Once you have a secure method to store keys, and sign and encrypt data, then you can begin to build upon that, she adds.
Filament’s approach is to start with a secure element on each device — with a whole host of keys that get burned into a write-once or one-time-programmable (OTP) memory. Then Filament builds contractual agreements based on the JOSE standard before binding the capabilities of a device to these contractual parameters. Encrypting Filament’s firmware and on-device system thus ensures privacy and security while data is at rest on the device.
Telehash, an end-to-end encrypted P2P protocol, is the way the company secures and keeps private data in transit. Here, everything from device accessibility to firmware updating to on-device flash storage to even BLE packet communications and USB serial traffic is all encrypted, from end to end.
“[Telehash] really doesn’t care what network medium one is using,” Clift-Jennings notes. “So we can easily encrypt data coming off of a USB serial line (for instance, connected to a large manufacturing machine’s diagnostic port) and transport that data — secure and private — to an endpoint that might be in the cloud.”
Clift-Jennings says that the Telehash protocol is very good at minimizing, and in many situations eliminating, metadata, so that very little leakage of data occurs even when using encryption. This becomes very important, she asserts, for privacy concerns. As Michael Hayden, former director of the NSA and CIA, has stated: people are killed based on metadata.
According to Clift-Jennings, these are the four most interesting areas to follow over the coming year or two:
"First, digital currency will not be going away. Bitcoin will find its way somehow — it may be SegWit, it may be Unlimited. But it will likely not be where it is today. This is a good thing.
"Second, the first permissioned blockchains — probably based on Hyperledger — will begin to deploy within particular industrial verticals. Perhaps the National Mining Association will have one for mining, the National Association of Manufacturing for manufacturing and so on. Why industrial-specific? Because they all have different needs and requirements, and none (to my knowledge at least) are interested in using Bitcoin or Ethereum’s blockchain to distribute their trust.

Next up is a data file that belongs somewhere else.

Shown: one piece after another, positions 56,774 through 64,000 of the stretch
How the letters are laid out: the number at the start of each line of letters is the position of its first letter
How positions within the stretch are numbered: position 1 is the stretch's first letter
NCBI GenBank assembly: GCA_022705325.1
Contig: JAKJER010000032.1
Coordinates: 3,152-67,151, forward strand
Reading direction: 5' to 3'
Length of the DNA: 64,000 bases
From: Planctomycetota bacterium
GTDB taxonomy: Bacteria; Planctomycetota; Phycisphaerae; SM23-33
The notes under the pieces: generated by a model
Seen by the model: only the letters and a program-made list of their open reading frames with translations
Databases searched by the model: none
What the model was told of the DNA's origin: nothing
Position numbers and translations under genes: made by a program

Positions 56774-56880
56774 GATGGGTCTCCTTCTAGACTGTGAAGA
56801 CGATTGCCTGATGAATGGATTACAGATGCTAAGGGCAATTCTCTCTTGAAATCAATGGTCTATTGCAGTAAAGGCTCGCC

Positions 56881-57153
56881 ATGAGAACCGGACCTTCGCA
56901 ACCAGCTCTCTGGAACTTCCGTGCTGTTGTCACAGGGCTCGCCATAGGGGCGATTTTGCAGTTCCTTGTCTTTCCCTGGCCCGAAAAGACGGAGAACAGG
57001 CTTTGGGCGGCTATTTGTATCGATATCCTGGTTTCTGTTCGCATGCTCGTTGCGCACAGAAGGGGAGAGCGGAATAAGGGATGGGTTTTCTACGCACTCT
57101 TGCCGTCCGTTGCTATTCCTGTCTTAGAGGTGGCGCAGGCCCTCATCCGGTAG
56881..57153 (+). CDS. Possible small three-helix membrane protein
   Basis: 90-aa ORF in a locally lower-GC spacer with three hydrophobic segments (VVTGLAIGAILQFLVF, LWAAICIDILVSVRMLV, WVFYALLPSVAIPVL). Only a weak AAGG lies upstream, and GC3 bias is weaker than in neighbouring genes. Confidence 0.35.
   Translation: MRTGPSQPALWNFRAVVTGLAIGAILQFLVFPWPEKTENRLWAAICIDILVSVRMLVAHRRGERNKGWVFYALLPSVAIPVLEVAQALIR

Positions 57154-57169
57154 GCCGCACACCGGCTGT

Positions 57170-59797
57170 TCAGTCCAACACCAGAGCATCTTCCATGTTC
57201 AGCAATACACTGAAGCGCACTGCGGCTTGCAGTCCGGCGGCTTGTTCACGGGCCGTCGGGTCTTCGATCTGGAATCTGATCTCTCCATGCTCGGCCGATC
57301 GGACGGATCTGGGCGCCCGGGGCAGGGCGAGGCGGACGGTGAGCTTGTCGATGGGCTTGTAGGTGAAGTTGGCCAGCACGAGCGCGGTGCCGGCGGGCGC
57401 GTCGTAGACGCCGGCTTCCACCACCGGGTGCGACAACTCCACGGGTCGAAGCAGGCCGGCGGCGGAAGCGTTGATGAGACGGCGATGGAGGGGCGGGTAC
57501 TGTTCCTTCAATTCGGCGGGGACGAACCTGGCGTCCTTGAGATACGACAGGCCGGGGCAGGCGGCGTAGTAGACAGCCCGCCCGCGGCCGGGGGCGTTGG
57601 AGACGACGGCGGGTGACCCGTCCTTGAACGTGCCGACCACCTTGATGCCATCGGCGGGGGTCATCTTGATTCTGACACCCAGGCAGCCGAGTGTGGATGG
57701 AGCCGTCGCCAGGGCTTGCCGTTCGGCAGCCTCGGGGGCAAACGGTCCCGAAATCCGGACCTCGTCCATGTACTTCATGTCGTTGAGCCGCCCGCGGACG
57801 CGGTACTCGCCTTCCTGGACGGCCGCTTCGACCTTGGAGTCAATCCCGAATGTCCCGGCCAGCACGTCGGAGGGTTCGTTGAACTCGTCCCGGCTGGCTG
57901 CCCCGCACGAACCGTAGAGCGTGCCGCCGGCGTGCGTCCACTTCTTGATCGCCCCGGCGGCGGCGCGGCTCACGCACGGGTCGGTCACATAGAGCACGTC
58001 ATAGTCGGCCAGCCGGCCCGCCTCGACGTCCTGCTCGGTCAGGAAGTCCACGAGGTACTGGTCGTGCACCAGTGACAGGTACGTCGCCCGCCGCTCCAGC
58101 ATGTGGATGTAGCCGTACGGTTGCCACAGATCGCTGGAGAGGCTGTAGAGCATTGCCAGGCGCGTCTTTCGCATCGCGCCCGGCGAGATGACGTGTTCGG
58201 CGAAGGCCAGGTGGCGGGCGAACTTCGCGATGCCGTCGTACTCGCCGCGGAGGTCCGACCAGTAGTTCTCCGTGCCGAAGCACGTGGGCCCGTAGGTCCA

"Third, another DAO will be attempted. This idea, while initially not a resounding success, is the right direction long-term. Giving birth to things is messy!
"Fourth, devices via the Internet of Things will become a new smart contract platform. I know this feels self-serving to Filament, but I just can’t imagine that devices will be as ubiquitous and powerful and voluminous as we expect, and we will be requiring all of them to run their contracts in a blockchain in the cloud. That doesn’t scale, it’s not performant and isn’t necessary. Devices only need blockchains to verify, not to execute."
Clift-Jennings says she’s also very excited for lightning network’s payment channels, as well as the early work being done to try to bring a fair payment/royalty framework to creative works — though she laments that it seems like a very, very hard problem to solve. “But if I were a pessimist, I certainly wouldn’t be in this industry!
“My hope for Filament for 2017 is that we will be able to talk about and — more important — show examples of our platform doing the things we describe, at scale, for customers.
“And as far as our long-term vision, it’s my hope that Filament’s platform — and others like it — will enable entire new ways of building and sustaining industry. So much of it we take for granted today, but if — through automation and attestation — we can cut industrial costs down significantly and make them more efficient, we will output less waste, will scale better, and we drive toward a future I think we will all prefer.”